How watchOS 10 is going to give your Apple Watch a makeover

The next big software update for Apple Watch, watchOS 10, will roll out this fall. Apple gave us a sneak peek of watchOS 10 earlier this month at WWDC, and as you’d expect, it promises to bring a new look and new capabilities to your current Apple Watch. There will be new watch faces, updated app designs, and a host of new features (especially for hikers and cyclists).

The most significant update, however, is that widgets will be available on Apple Watch for the first time. This means you’ll be able to quickly see more information from more of the apps you use every day just by looking at your wrist.

Meet the Smart Stack

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Apple

iPhone users are probably familiar with the “Smart Stack” as Apple introduced it several years ago with iOS 14. Essentially, it’s a widget that lives on your home screen that “stacks” multiple apps on top of each other and lets you easily swipe or swipe between them, accessing their information without actually having to open the app. When watchOS 10 launches, you’ll be able to have a similar Smart Stack live on your Apple Watch’s home screen.

You can have up to 10 apps built into a Smart Stack on your Apple Watch; initially, only Apple’s apps (such as Weather, Maps, Messages, Activities, and World Clock) will be available, but third-party developers will be able to update their own apps so they can be integrated. One of the great things about the Smart Stack is that it learns your habits over time and then displays certain apps on your Apple Watch at different times of day.

You can scroll through them in two ways: by swiping with the digital crown or by swiping up the face with your finger. (Note: the way you access Control Center on your Apple Watch will change. Instead of swiping up from the bottom of the watch face, which is now one way to scroll through the Smart Stack, you’ll access it by pressing the side button on your Apple Watch.)

A better bike computer

apple watch 10

Apple

apple watch 10

Apple

If you’re a cyclist who trains with the Apple Watch, watchOS 10 will offer some key features that make it work more like a real cycling computer.

First, there’s a new “Live Activity” view that works in tandem with your Apple Watch and iPhone. When you start a cycling workout on your Apple Watch, a new “Live Activity” will also appear on your iPhone; you’ll be able to mount your iPhone to your bike’s handlebars and see multiple workout metrics (like heart rate zones, altitude, pedaling speed, and distance) as you ride. So there’s less need to lift your wrist to get a glimpse of your performance.

Second, watchOS 10 promises to support a variety of third-party accessories like power meters and speed sensors for the first time. This will allow the Apple Watch to access more data and more metrics (such as pedaling power and cadence) and therefore show cyclists more accurate information about their training.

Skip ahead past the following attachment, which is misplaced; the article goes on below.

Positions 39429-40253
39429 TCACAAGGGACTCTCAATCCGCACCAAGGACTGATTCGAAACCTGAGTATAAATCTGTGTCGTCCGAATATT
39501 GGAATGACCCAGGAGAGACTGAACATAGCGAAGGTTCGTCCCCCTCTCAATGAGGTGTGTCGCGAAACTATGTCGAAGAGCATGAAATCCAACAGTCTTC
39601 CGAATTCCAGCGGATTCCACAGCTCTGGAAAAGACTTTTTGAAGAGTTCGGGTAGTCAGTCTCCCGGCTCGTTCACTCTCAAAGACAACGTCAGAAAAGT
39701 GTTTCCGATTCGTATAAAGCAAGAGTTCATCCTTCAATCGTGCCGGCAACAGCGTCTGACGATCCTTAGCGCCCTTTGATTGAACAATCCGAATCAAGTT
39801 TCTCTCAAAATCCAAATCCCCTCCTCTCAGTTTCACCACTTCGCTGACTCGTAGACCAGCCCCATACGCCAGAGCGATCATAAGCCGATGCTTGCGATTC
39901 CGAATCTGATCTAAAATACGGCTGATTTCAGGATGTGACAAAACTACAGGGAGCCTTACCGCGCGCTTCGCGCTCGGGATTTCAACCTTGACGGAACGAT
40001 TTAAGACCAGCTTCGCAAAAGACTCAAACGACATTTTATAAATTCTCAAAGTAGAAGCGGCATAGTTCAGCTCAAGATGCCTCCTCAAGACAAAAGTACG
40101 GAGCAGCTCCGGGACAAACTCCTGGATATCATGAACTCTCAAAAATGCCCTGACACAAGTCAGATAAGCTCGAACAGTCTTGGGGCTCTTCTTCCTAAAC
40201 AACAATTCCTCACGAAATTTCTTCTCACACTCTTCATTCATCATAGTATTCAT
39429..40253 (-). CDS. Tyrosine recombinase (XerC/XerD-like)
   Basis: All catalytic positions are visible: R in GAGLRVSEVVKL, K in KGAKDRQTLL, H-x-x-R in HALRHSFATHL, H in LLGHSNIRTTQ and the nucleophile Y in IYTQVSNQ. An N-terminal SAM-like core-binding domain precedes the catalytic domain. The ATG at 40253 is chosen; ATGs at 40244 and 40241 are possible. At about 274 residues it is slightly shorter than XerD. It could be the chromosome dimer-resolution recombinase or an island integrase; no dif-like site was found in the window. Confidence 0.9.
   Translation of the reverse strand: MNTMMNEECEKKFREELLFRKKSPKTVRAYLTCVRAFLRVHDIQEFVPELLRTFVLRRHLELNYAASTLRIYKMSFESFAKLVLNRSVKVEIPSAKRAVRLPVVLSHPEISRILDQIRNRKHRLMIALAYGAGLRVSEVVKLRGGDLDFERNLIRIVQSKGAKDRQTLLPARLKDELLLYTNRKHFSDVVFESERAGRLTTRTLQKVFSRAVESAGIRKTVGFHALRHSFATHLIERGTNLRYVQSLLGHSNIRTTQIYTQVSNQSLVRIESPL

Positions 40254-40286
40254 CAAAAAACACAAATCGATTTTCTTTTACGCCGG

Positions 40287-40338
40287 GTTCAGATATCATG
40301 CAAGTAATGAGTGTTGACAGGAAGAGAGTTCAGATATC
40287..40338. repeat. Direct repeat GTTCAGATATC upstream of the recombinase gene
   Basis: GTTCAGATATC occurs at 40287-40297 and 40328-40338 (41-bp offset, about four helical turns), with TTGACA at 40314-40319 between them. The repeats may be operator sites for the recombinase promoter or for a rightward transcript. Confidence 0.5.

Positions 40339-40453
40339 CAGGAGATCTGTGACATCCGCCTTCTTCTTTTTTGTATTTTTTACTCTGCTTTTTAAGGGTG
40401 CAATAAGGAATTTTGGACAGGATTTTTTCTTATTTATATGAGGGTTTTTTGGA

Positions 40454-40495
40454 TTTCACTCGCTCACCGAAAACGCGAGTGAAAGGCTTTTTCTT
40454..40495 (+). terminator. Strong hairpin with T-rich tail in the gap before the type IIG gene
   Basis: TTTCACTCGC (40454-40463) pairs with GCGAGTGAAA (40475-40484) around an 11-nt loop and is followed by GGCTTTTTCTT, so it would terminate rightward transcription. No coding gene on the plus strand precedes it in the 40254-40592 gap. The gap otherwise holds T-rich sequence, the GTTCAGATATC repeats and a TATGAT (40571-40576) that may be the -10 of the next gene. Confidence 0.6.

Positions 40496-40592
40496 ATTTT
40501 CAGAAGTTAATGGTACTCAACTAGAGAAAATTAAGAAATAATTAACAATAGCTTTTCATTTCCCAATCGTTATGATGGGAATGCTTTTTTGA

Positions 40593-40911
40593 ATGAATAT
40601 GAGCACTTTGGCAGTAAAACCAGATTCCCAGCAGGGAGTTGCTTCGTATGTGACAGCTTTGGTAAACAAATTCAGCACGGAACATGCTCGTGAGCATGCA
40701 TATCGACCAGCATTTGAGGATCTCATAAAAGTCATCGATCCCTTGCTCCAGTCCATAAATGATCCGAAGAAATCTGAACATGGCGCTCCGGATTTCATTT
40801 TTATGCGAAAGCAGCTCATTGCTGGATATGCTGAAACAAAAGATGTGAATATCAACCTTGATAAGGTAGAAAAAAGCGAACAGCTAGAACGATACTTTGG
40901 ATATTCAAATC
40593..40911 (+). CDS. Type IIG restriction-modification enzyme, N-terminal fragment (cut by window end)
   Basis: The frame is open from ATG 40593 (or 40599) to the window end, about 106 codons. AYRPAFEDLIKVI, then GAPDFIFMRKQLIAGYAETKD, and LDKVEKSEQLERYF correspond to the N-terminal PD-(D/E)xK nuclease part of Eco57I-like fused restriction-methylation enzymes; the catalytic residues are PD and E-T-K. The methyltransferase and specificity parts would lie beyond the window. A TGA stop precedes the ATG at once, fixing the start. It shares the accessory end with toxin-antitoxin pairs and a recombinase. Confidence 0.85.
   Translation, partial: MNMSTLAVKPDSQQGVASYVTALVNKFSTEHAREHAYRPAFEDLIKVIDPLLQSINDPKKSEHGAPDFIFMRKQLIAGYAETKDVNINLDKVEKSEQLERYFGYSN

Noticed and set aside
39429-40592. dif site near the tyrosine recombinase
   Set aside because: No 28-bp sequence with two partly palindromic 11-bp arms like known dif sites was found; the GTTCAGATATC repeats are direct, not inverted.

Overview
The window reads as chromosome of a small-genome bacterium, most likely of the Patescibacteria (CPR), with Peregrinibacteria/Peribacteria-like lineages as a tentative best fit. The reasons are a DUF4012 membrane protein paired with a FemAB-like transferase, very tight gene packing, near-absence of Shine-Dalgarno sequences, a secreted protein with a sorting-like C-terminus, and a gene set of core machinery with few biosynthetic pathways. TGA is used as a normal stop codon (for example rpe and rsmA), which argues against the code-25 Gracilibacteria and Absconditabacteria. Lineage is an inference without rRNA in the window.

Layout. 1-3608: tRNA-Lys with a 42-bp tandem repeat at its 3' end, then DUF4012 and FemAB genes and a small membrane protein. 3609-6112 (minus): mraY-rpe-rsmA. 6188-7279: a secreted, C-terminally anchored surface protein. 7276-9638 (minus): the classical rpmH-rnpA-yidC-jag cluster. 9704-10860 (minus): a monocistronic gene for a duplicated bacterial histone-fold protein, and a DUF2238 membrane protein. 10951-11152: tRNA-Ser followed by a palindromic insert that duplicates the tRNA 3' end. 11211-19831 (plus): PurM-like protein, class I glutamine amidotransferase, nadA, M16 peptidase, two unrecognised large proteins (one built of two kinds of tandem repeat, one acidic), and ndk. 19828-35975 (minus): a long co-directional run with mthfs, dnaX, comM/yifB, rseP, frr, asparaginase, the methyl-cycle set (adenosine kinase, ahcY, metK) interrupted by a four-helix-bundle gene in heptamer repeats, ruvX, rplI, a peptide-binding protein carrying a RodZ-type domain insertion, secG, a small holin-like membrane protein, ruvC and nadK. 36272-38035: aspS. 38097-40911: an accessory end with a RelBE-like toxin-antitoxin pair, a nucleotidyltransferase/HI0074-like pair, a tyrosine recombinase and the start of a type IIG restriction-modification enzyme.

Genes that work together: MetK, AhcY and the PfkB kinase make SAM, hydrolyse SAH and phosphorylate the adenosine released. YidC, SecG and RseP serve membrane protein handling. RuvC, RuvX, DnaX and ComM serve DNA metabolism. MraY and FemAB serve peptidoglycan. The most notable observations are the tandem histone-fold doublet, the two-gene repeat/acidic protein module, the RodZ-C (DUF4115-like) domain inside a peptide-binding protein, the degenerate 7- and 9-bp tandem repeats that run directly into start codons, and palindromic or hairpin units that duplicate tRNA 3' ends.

A most useful hiking companion

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apple watch 10

Apple

Hikers who wear an Apple Watch will also benefit from watchOS 10. The most significant update has to do with maps. For the first time, you’ll be able to download maps to your Apple Watch for offline viewing. You’ll also be able to see new topographical maps to help you get a better sense of the 3D landscapes.

The Compass app is also getting some updates. There will be a new “Elevation” view that will also help give you a more 3D view of your landscapes; it will also display your waypoints at their various elevations. And the Compass app will automatically generate two waypoints: one (called “Last Cellular Connected”) where you last received cellular service, and one (called “Last Distress Called”) that estimates where on your route you’ll be able to make an emergency call.

A faster way to share contacts

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Apple

The hottest feature coming to your iPhone with iOS 17 is NameDrop, and it’s also coming to Apple Watch with watchOS 10. Just like with your iPhone, you’ll be able to use your Apple Watch to share your contact information (such as your your name and telephone number); all you have to do is bring your Apple Watch in close proximity to someone else with an Apple Watch or iPhone and boom it is shared.

NameDrop promises to work much like Handoff, which is a feature for quickly transferring the music you’re playing on your iPhone to your HomePod (or HomePod mini) when they’re close to each other.

Which Apple Watch models will support watchOS 10?

To take advantage of these new features you will need both an Apple Watch AND an iPhone capable of running the latest software. This means you’ll need an Apple Watch Series 4 (released in 2018) or newer. And you’ll need an iPhone XS or iPhone XR (both released in 2018) or newer. Any older model of Apple Watch or iPhone will not support watchOS 10 and iOS 17, respectively.

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